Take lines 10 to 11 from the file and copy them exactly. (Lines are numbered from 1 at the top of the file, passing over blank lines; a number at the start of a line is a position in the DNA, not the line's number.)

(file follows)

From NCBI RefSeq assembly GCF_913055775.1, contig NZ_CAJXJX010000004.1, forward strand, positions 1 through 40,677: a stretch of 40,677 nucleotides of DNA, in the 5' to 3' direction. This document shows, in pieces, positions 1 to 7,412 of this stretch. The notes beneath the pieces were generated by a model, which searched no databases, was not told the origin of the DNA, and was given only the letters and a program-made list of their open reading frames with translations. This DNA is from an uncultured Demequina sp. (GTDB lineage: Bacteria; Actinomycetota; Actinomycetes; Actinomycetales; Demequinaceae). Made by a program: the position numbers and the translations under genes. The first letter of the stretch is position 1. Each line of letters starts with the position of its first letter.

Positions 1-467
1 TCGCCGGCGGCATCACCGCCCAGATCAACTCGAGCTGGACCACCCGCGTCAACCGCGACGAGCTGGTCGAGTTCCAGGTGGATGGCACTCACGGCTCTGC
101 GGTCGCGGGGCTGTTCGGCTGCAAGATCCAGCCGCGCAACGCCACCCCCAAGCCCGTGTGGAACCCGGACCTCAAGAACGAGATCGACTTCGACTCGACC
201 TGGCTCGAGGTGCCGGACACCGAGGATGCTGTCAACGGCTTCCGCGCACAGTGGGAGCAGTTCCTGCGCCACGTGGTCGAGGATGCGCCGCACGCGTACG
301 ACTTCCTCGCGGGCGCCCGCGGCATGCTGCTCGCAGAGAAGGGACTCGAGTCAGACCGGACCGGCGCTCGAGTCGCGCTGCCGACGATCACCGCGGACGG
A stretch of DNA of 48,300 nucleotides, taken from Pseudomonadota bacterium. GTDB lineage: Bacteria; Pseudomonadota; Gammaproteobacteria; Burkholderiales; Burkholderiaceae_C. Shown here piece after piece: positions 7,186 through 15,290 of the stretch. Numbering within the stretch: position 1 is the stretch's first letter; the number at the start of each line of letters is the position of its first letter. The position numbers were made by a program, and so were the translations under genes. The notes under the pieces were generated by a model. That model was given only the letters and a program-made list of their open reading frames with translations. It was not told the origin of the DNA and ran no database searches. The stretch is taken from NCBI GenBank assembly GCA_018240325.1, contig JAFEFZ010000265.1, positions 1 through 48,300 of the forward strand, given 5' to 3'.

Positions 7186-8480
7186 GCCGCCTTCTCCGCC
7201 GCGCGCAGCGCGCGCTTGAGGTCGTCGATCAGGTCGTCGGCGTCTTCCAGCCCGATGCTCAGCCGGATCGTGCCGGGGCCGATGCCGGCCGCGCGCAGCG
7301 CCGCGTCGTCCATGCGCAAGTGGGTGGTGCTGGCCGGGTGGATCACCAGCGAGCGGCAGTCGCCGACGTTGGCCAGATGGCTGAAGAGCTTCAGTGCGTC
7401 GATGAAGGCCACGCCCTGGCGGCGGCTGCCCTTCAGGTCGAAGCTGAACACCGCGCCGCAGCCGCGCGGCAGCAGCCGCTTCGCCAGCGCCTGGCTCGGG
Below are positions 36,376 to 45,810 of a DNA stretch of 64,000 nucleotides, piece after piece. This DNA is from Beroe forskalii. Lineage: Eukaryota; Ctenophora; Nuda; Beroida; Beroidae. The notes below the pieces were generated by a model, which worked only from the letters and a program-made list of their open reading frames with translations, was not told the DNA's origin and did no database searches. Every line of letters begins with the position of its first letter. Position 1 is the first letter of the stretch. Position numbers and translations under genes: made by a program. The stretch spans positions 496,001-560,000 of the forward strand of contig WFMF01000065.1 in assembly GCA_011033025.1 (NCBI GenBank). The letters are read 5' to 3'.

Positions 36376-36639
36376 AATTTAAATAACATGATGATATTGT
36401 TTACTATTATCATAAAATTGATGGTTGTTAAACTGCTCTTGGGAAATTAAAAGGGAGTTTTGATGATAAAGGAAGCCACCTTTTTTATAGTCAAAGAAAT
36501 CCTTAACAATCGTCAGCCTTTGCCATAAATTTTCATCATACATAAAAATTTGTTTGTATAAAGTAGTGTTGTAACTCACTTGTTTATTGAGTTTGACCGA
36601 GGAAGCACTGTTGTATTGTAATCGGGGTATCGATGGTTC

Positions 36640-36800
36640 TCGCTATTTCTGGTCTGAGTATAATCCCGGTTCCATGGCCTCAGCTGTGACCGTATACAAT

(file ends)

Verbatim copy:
7201 GCGCGCAGCGCGCGCTTGAGGTCGTCGATCAGGTCGTCGGCGTCTTCCAGCCCGATGCTCAGCCGGATCGTGCCGGGGCCGATGCCGGCCGCGCGCAGCG
7301 CCGCGTCGTCCATGCGCAAGTGGGTGGTGCTGGCCGGGTGGATCACCAGCGAGCGGCAGTCGCCGACGTTGGCCAGATGGCTGAAGAGCTTCAGTGCGTC